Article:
Why are we explicit? In our welcome….

Because there are people who are explicit in their hating.

When I was 14, I had a crush on a boy in school: old story. What was unusual was his use of the swastika; he’d drawn it on his book covers and other various places. It never occurred to me to wonder deeply about this. It was not a topic of conversation among the adults in my circles: the Holocaust. In fact, I over heard jokes about Jewish people, and aspersions expressed in stereotyping. There was never an explicit expression about the horrors of the Holocaust and the lessons we need to learn.

A recent study indicated that 66% of US millennials did not know what the Auschwitz concentration camp was. (LA Times, 3-6-19) Allowing hate becomes easier when people are ignorant. Recently, in Newport Beach this was made apparent when it was discovered a group of high schoolers had posted on social media a picture of themselves in front of a swastika made out of red solo cups; they’d been drinking. What is frightening is the response of many: “Don’t make such a big deal.” and “I can say what I want: free speech.” What is hopeful is that parents, student and the community gathered to name the action for what it is: hate.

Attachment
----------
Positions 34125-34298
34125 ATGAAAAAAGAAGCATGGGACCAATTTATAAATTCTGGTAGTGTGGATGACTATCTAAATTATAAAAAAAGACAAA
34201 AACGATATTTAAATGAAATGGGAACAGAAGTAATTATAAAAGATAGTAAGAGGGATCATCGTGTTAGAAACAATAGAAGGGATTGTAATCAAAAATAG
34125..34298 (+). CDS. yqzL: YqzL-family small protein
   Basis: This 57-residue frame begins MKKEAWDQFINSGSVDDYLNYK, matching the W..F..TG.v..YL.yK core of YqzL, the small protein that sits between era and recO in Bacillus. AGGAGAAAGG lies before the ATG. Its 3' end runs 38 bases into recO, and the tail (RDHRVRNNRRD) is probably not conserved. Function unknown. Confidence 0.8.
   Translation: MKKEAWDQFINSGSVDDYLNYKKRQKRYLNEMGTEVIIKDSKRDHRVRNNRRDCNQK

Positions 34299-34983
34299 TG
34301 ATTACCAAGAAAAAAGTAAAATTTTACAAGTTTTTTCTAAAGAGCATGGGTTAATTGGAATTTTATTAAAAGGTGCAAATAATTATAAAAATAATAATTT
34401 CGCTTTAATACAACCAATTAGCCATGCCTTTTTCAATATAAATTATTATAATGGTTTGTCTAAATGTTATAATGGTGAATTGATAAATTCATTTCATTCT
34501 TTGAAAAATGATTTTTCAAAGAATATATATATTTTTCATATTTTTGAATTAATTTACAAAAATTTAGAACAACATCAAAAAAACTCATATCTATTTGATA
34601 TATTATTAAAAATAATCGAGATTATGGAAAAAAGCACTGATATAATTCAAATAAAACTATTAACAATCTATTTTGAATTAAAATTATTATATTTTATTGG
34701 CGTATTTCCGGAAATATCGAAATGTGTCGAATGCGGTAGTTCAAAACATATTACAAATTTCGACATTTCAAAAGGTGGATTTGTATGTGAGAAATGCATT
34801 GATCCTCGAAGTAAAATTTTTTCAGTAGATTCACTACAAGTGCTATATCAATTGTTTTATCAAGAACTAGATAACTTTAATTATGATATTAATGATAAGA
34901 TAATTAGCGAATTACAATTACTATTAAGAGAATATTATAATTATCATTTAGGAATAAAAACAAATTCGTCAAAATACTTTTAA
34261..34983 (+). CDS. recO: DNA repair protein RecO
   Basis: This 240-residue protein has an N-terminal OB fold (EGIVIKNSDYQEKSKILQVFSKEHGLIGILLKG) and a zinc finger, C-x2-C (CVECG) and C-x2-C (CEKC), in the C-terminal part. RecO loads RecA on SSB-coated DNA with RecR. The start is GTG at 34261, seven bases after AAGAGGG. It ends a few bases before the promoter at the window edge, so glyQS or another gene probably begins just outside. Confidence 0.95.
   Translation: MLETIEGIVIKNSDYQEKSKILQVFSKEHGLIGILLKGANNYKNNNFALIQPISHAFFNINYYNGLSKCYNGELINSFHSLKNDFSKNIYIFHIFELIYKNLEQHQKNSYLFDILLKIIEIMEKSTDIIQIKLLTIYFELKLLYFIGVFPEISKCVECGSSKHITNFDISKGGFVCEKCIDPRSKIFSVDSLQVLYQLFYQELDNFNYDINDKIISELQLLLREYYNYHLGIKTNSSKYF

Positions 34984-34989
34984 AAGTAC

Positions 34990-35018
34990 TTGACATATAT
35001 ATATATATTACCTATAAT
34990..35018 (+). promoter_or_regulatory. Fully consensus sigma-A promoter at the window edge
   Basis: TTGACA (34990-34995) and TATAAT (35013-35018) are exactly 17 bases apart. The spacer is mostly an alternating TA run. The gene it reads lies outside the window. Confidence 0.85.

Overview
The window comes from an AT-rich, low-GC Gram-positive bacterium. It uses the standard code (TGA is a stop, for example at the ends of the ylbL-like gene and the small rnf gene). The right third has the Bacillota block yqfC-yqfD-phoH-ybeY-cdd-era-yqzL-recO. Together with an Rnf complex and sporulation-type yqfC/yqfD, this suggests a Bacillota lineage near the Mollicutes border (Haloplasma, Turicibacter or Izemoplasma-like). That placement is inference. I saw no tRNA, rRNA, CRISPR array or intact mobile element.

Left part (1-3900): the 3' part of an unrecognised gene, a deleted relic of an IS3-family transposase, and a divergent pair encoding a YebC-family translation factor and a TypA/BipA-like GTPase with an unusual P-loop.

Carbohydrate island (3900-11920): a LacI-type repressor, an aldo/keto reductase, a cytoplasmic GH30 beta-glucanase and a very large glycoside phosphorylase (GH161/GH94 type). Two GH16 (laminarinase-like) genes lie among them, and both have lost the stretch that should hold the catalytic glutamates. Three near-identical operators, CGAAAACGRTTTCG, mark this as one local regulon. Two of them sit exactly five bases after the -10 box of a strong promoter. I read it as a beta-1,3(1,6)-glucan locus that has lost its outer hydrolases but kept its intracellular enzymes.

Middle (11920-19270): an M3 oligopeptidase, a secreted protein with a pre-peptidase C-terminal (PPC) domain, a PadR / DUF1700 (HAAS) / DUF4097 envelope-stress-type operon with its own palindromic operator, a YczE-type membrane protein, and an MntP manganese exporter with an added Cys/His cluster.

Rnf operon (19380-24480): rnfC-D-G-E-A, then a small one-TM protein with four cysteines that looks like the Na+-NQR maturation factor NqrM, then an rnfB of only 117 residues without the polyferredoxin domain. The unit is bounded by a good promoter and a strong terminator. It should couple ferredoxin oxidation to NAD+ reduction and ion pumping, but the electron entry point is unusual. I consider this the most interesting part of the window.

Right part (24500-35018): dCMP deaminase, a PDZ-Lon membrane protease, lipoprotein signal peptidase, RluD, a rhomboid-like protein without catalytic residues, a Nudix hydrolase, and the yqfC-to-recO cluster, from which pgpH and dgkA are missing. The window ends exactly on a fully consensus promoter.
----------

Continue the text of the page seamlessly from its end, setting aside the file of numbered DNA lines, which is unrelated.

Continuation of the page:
When people refrain from saying out loud, they disagree, it is a form of assent. Community members stood up to say together, “We do not agree with this expression of hate and intimidation toward a group of people.”

Every Sunday, Mike or I welcome people to church. We are explicit in our welcome that FCC Pomona is Open and Affirming. Sometimes we are more explicit and say we welcome people regardless of their sexual identity or orientation, because open and affirming is insider code language. Why are we explicit in our welcome? Because there are people who are explicit in their hating.

People find our congregation on the internet because they Google: gay friendly church, LGBTQ friendly, etc. They’ve been to or been part of church where hate is explicit toward the LGBTQ community. They want to experience the welcome of God, maybe for someone they love, maybe for themselves.

Jesus was explicit in his welcome, eating with people considered unclean, welcoming children who were considered in that time to not be fully human. Jesus was explicit in his welcome. In a society that can be stingy with kindness, we choose to uphold the welcome of God which we believe to be extravagant.

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